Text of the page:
“Interesting idea, but not really proven.” Dr. Keir Cutler complains that this comment appeared on most of his first-year university papers before he decided to stop thinking critically and simply regurgitate his professors’ opinions, but it is no less applicable to the show in which he uses it.
Shakespeare Crackpot largely revolves around the surprisingly nonexistent biographical record of William Shakespeare, with heavy emphasis on the Shakespeare authorship question. Since this viewpoint (that Shakespeare may not have written the plays and poems attributed to him) is definitely on the fringes of academia, Cutler spends a large part of the 50-minute running time attacking the establishment of Shakespeare studies.
After that, there’s a bit of a split between focuses – either this show is about the Shakespeare authorship question, or it’s about the need to tear down orthodoxy in academia (you believe that something is true because lots of smarter people who came before you said it’s true). Obviously these points are related, but the show would be much stronger if Cutler picked one of these focuses and ran with it, while still referencing the other. As it is, he manages to point out that the official biography of Shakespeare is largely speculative while remaining oddly vague about it, and listing some of the possible authors who may have written the works instead (he leaves out the fact that most of these possible authors would have had to continue writing plays after their own deaths, but then again there’s a lot that could have been included) without delving into detail on any of them or suggesting which alternative he believes in. Cutler says he doesn’t know who wrote Shakespeare’s plays, but he clearly doesn’t think it was Shakespeare.
The other main theme, that academia often stifles critical thinking rather than encouraging it – that is a great theme, and I would absolutely come back to see a show based entirely around it. I myself am working on a Master’s degree and I can tell you that while I wouldn’t entirely agree that higher learning is all about submitting to established theories, it is definitely an intimidating field and learning how to express your own ideas in academic jargon in a way that will make other academics respect you is incredibly difficult. Many still manage though, such as Cutler himself who has a PhD. It’s this thread that’s a little weaker of the two focuses: it gets unnecessarily autobiographical (besides the undergraduate brownnosing anecdotes, we are also treated to his parents’ admittedly inspiring life stories), and then Cutler tells the audience about other shows he has done on the Shakespeare question and the various hate mail he’s received from Shakespeare lovers as a result of it. I would much rather see a show than be told about it, although we are given a taste of the close-minded professor character from one of these shows.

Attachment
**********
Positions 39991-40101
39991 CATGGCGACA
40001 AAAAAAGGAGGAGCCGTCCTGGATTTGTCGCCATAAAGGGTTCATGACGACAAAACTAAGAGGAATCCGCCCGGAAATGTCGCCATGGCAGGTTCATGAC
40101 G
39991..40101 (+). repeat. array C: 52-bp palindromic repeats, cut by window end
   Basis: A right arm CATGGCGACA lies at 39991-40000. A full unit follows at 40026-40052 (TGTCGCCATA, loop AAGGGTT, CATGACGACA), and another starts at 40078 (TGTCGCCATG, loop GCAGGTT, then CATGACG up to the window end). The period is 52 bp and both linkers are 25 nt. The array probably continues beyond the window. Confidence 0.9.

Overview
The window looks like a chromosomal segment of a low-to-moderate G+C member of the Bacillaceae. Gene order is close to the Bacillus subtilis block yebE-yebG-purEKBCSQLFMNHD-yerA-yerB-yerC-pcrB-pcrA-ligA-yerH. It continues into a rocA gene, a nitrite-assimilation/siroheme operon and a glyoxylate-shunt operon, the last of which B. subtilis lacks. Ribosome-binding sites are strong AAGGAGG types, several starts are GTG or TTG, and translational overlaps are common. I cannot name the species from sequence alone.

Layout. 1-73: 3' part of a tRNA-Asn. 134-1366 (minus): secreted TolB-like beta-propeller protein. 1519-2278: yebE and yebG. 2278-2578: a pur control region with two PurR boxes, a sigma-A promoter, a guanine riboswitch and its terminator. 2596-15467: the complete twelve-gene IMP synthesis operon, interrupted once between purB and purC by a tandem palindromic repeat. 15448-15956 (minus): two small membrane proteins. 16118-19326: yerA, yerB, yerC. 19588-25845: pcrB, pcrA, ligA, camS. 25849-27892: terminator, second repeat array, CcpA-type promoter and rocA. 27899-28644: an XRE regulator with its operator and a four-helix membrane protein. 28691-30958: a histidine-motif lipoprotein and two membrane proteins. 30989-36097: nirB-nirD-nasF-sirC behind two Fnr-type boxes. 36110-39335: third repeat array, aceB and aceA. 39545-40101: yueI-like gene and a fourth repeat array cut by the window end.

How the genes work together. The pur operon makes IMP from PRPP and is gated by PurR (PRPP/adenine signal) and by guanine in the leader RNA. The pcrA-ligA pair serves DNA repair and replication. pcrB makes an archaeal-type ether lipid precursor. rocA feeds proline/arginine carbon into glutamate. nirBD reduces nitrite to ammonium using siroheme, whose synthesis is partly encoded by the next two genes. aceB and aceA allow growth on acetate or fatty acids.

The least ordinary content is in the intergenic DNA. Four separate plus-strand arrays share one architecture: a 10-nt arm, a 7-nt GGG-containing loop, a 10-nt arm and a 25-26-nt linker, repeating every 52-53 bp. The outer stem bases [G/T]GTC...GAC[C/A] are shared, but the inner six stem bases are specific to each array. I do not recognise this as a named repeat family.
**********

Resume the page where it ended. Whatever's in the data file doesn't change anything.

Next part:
That’s not to say this show isn’t enjoyable. Cutler has fantastic energy and charisma when talking about the historical matter, such as the tourist trade that developed in Stratford-on-Avon once the town wised up to the money that could be made from such a venture – the appropriately-aged mulberry tree growing in the garden of Shakespeare’s old house that the town decided was definitely planted by the Bard himself, for example. Maybe it’s the academic in me, but if more content like this made up the bulk of the show it would have been a far more effective way to prove his argument that the traditional biography of Shakespeare is too inconsistent to trust absolutely, rather than constructing straw-man arguments by impersonating an imaginary professor.
Shakespeare Crackpot is two shows in one, but they fight for attention. Either on its own would be fine, but together they don’t form a cohesive argument for what Cutler is saying. If anything, the stress to not blindly believe in prevailing academia becomes one-note and repetitive, and becomes itself a strange sort of orthodoxy being pushed on us. The Shakespeare authorship question is something I’m perfectly willing to hear arguments about as it is certainly interesting, but Cutler doesn’t really prove anything.
A Doctor Keir Co. production
Written and Performed by Keir Cutler
Directed by TJ Dawe